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We use cookies and other tracking technologies to improve your browsing experience on our site, show personalized content and targetedanalyze site traffic, and understand where our audiences come from. To learn more or opt-out, read our Cookie Policy. When Brian De Palma paid intelligent, self-conscious homage to Alfred Hitchcock in movies like Dressed to Kill and Body Doublehe was derided by critics as a rip-off artist.


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The child psychologist suffers, ironically, from a crippling disorder herself: agoraphobia. Her contacts these days are predictably few. She was forced to give up her practice after the condition reared up. Her only company is her cat, Punch—unless you count the wine she quaffs and the pills she pops. The only people she sees regularly are her own shrink, who dutifully visits her once a week; and her tenant, David, who lives in her basement. Well, Anna does see her neighbors, too—albeit from behind her curtains. She watches them come, watches them go.

Anna meets year-old Ethan first, when he drops off some lavender candles—a gift from his mom, he says. He seems quiet. A safe space, she says. Next thing she knows, she wakes up, staring at a kindly face framed by flowing gray hair. Soon, the two women are talking over a bottle of wine, sharing stories and confiding, perhaps, a secret or two. And she worries how Alastair might be impacting her sensitive son. Anna may have agoraphobia.

She watches everyone in the neighborhood, but she starts watching the Russells particularly closely.

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Good thing, too. Our protagonist, Anna, is a deeply troubled woman.

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Her flaws are many. But in terms of just sheer goodness, perhaps the best person in the film is Detective Little. While his partner looks at Anna and sees a crazy lady just wasting their time, Det. Little treats Anna with a great deal of compassion while still trying to suss out the truth. He rarely lets his compassion get in the way of his job. One of the apartments that Anna watches is the site of frequent prayer meetings. Jane doodles a picture of a woman while she and Anna talk, and the woman looks almost like a saint.

We hear a mention of Christmas. Some events take place during Halloween. The victim goes to the window, hand bloodied, and smears the window with red as she ple for help. Anna apparently tried to commit suicide sometime before the movie takes place. And those tendencies are not all in the past, either. Someone slips in a puddle of blood and falls. Anna cuts her hand on a broken drinking glass. A man slaps a teenage boy.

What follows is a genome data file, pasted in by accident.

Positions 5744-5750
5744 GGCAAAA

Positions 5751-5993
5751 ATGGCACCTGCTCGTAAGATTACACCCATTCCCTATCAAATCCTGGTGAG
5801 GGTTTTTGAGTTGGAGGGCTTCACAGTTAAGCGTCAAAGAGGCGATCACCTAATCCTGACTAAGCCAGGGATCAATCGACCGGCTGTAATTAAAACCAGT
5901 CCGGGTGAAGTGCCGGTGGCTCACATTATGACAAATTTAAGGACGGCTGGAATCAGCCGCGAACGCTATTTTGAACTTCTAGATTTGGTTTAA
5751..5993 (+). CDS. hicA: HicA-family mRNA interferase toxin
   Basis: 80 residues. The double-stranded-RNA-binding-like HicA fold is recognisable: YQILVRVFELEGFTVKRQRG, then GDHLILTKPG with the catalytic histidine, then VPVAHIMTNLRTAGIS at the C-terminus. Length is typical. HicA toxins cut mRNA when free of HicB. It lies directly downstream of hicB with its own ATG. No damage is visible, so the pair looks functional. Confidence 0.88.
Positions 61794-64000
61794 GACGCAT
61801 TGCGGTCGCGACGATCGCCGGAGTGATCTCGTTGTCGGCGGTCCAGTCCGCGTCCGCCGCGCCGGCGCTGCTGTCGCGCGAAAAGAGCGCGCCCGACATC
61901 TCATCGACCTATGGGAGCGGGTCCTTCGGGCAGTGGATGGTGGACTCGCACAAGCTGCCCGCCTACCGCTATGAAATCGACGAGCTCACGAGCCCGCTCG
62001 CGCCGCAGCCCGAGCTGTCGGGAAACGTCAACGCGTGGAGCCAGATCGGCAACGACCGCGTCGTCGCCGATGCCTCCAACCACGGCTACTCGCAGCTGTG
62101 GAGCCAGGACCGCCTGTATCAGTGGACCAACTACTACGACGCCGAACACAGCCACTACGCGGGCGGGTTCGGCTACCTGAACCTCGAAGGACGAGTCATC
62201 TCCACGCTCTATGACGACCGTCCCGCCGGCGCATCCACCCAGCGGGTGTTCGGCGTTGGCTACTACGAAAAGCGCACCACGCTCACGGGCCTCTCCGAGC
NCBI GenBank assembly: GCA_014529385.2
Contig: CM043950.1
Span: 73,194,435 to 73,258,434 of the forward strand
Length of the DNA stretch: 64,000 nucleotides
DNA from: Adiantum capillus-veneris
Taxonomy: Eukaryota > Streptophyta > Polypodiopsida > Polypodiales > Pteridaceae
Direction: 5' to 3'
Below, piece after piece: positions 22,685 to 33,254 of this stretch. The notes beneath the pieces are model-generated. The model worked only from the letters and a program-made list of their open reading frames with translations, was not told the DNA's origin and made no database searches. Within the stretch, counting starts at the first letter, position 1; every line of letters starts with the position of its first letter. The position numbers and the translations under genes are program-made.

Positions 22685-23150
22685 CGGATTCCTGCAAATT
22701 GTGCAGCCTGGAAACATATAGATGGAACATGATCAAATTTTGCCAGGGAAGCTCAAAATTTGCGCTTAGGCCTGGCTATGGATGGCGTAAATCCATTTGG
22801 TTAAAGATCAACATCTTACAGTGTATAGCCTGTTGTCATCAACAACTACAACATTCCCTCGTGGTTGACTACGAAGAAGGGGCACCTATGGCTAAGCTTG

A cat hurts its paw.

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Someone sports a lot of bruises shortly after being attacked. A character has spent time in the clink for assault.

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One person admits to having pathologically murderous tendencies, describing how a victim took five minutes to die after she fell while the murderer soaked it all in. Anna is not well. Her husband cautions her about it. She loses track of everything, from her phone to her cat to her sanity, and her substance use causes the police to seriously doubt her observations.

She and viewers do indeed witness some hallucinogenic moments. A hospitalized character is cautioned about getting addicted to pain killers. We hear that someone violated his parole. Characters lie. Based on a book of the same name and written by Daniel Mallory under the pseudonym A. FinnThe Woman in the Window is about as Hitchcockian as 21 st -century thrillers come. And eventually it rises into a wild, violent, Psycho -like crescendo. But, being the 21 st -century thriller it is, The Woman in the Window comes with a lot more problematic content than Hitchcock ever used.

But audiences thought they got an eyeful anyway. Not good enoughmodern audiences and moviemakers say. Real thrillers, apparently, have to shock desensitized viewers in evermore gratuitous ways. Even if a film is predominantly a psychological thriller, like this one, showing physical trauma is a requirement today, it seems. But I do know what Plugged In would. Paul Asay has been part of the Plugged In staff sincewatching and reviewing roughly 15 quintillion movies and television shows. The author of several books, Paul loves to find spirituality in unexpected places, including popular entertainment, and he loves all things superhero.

Feel free to follow him on Twitter AsayPaul. Blog Podcast Window girl sex game. The Woman in the Window. Content Caution Heavy Kids. Heavy Teens. Heavy Adults. Share on facebook. Share on twitter.

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Share on. In Theaters. May 14, Amy Adams as Dr. Home Release Date.

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Joe Wright. Paul Asay. Positive Elements Our protagonist, Anna, is a deeply troubled woman. Spiritual Elements One of the apartments that Anna watches is the site of frequent prayer meetings. Drug and Alcohol Content Anna is not well.

Other Negative Elements We hear that someone violated his parole. Conclusion Based on a book of the same name and written by Daniel Mallory under the pseudonym A. Back to Top. More by Paul Asay. Latest Reviews. Trollhunters: Rise of the Titans Read Review ». Dream Horse Read Review ». Spiral Read Review ». Weekly Reviews Straight to your Inbox! Movies TV Music. Games Books Donate.